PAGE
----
Since early March, we’ve posted regular updates on the commercial loan pricing markets, based on what we’ve seen when examining the PrecisionLender dataset. We look at several popular metrics and point out areas in which there have been noteworthy changes.
After posting weekly updates through March and April, we took a step back for a few weeks in May, when ebbing volumes and an industry-wide focus on processing PPP applications made it difficult to separate signal from noise in the data.
Today’s update is through the end of last week – May 29. If you’d like to see our previous weekly pricing market updates, you can find them here.
We track many more metrics each week than are spotlighted in these posts. The ones that didn’t “make the cut,” usually don’t get displayed because there’s either a) nothing much new to say about them, or b) the data is too murky and needs a few more weeks of monitoring before it can be shared.
That said, if you have questions about metrics that have appeared in previous posts, but not this latest one, please reach out us at to firstname.lastname@example.org.
NOTE: PrecisionLender’s data reflects opportunities actual commercial opportunities priced (loans, deposits, and other fee-based business) by more than 150 banks in the United States, ranging in size from small community banks to top 10 U.S. institutions. In addition to their variance in size, these banks are also geographically diverse, with borrowers in all 50 states.
Volume Rebounds to Pre-COVID Levels
After spiking upward in March – when interest rates dropped significantly – and then dropping in April – when many PPP deals were processed without being priced in the PrecisionLender platform – volume appears to have normalized in May. The pricing volume numbers now are very similar to pre-COVID levels in January and February.
Average Weekly Priced Commercial Loan Volume
Rate/Spread Changes Reflected in Fixed-Rate/LIBOR Incidence
During the past three weeks, as spreads and rates have shifted, so has the incidence of fixed-rate and 1-month LIBOR-based floating deals. When fixed-rate incidence has increased (as it did the weeks of May 11 and May 25), LIBOR-based incidence has dropped. Conversely, when LIBOR-based deals were more prevalent the week of May 18, fixed-rate deals were not as common.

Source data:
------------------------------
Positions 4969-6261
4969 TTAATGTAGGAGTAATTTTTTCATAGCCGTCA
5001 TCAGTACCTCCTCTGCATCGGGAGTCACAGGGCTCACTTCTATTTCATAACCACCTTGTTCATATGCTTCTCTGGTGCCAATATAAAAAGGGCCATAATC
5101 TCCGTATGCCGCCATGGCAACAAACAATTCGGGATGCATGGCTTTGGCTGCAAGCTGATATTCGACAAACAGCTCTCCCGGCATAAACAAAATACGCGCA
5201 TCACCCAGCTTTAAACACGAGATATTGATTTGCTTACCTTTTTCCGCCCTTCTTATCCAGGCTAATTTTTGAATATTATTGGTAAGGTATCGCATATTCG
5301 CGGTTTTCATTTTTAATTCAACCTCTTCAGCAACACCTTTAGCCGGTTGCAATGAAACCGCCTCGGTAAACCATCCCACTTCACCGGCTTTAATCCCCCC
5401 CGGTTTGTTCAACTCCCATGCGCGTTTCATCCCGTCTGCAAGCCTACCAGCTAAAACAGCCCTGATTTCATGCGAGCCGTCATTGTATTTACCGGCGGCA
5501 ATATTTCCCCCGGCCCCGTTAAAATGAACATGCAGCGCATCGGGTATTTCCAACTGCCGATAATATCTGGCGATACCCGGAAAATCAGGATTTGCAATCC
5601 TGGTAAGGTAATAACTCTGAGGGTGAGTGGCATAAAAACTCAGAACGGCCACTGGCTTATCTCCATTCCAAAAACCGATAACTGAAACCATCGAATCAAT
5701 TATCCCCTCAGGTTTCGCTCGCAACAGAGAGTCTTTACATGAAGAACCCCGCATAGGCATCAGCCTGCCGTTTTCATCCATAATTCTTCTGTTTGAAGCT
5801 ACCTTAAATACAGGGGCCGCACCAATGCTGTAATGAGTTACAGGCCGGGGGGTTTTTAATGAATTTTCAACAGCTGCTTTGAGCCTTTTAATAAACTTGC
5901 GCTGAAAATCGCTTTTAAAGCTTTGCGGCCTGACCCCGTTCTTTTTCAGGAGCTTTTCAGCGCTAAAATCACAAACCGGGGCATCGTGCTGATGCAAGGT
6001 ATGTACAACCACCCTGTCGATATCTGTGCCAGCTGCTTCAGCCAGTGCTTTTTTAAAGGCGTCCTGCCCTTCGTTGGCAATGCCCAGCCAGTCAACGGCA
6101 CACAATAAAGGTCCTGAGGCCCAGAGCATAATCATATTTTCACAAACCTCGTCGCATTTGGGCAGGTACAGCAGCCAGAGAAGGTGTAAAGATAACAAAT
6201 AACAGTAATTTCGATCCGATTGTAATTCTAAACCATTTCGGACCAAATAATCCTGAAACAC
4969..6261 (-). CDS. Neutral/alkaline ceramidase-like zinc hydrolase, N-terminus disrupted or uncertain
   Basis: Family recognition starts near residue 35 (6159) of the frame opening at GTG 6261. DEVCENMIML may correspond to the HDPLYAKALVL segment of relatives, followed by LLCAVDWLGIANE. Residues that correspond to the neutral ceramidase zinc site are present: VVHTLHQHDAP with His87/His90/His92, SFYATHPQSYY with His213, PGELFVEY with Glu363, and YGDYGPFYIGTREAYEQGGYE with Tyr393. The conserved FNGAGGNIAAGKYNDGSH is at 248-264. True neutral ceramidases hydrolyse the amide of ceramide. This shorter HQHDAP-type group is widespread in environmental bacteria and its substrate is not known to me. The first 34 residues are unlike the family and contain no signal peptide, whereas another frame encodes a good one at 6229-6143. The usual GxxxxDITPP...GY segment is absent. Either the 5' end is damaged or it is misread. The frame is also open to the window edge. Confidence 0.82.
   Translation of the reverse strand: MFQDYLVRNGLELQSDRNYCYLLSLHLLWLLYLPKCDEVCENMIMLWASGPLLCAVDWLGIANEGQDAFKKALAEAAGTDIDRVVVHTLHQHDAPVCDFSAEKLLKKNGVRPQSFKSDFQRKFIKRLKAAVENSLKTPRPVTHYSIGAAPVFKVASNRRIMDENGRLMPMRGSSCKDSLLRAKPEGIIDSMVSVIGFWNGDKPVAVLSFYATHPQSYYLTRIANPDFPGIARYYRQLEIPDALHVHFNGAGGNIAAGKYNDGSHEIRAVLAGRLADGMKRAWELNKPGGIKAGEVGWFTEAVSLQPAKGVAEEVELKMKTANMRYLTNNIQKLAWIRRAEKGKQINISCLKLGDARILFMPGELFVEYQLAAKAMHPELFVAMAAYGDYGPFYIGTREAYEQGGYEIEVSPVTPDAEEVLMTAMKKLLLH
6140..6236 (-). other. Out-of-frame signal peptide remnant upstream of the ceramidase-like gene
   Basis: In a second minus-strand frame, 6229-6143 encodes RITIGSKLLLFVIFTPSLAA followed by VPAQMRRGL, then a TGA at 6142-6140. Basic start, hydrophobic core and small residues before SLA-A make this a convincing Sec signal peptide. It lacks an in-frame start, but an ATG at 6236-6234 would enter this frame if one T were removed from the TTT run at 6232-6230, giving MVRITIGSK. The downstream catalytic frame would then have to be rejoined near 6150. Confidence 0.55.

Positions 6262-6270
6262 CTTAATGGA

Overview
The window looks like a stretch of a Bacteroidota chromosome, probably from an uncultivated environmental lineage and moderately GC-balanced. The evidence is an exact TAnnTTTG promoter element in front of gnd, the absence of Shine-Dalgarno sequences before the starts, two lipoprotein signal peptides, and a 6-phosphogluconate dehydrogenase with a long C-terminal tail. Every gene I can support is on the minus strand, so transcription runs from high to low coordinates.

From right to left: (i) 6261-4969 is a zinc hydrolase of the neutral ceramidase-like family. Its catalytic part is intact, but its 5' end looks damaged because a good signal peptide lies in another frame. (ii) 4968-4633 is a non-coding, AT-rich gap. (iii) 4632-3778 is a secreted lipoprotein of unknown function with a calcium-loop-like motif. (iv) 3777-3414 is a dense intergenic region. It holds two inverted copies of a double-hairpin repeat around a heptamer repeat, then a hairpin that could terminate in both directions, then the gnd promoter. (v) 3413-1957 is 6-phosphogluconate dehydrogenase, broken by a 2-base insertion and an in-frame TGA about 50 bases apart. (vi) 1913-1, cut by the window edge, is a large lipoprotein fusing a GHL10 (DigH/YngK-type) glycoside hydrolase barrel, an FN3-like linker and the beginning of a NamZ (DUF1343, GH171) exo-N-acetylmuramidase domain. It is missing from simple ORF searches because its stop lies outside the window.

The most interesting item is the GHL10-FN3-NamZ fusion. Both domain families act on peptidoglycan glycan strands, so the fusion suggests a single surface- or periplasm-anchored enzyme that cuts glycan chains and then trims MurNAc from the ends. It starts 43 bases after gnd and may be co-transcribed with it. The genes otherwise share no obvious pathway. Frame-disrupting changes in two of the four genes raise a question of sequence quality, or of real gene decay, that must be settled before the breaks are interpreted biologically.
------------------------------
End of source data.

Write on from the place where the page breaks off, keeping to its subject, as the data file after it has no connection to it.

Mix by Rate Type
LIBOR Spreads up in May
As mentioned above, spreads on LIBOR-based deals shifted quite a bit during the month of May – with a 19 bps variance between its highest and lowest marks – but overall they were well above the YTD levels. The 2.62% average for May was 16 bps higher than the year-to-date average, and 5 bps higher than April.
Average Weekly Spread to 1-Month LIBOR
LIBOR Swap Curve Rises, While FHLB Stays Consistent
We monitor the FHLB composite curve and the 3-Month LIBOR swap curve as proxies for the funding source used by PrecisionLender clients. In the most recent observation, 10 year FHLB rates dropped about 12 bps while 3 month LIBOR swap rate increased 10 bps.
FHLB rates remained largely consistent during May, up until the 5-year mark, where they shifted downward toward the end of the month. Ten-year FHLB rates have dropped about 12 bps since the end of April.
Meanwhile the 3-Month LIBOR Swap Curve remained constant at the 1-month mark after a large drop at the start of May. But, beginning at 12 months, the May 29 curve rose up above May 8 levels. Eventually, around the 120-month mark, the May 29 curve also surpassed April 23 levels.
3-Month LIBOR Swap
Fixed-Rate NIM Consistently Higher in May
Spreads on fixed-rate deals have stayed very consistent since the start of the COVID crisis in March. But funding costs dropped in early May and continued to fall off throughout the month – influenced by funding sources and the use of liquidity premiums. The result was NIM levels for the month that were approximately 30 bps higher than what banks garnered in March and April.
Fixed-Rate NIM Composition
Floating-Rate NIM Rose More Modestly
Funding costs for floating-rate deals dropped significantly at the start of May but then remained very consistent over the following weeks. Yields, though, were much more variable than their fixed-rate counterparts. The result was a NIM that also bounced up and down, but also stayed above March/April averages by approximately 20 bps.
Floating Rate NIM Composition
Median Deal Size in Pre-COVID Range
We have also been monitoring deal sizes to see what – if any – effect the COVID crisis has had on them. After jumping up above $800,000 in March – likely due to dropping rates – the median deal size dropped down to $750,000 for April and May, in the same range as January/February levels.
Median Loan Amount Priced
Our banking consultants and data scientists are combing through PrecisionLender pricing data every day. If there’s anything you’d like to know about what they’re seeing, please send along your questions to email@example.com.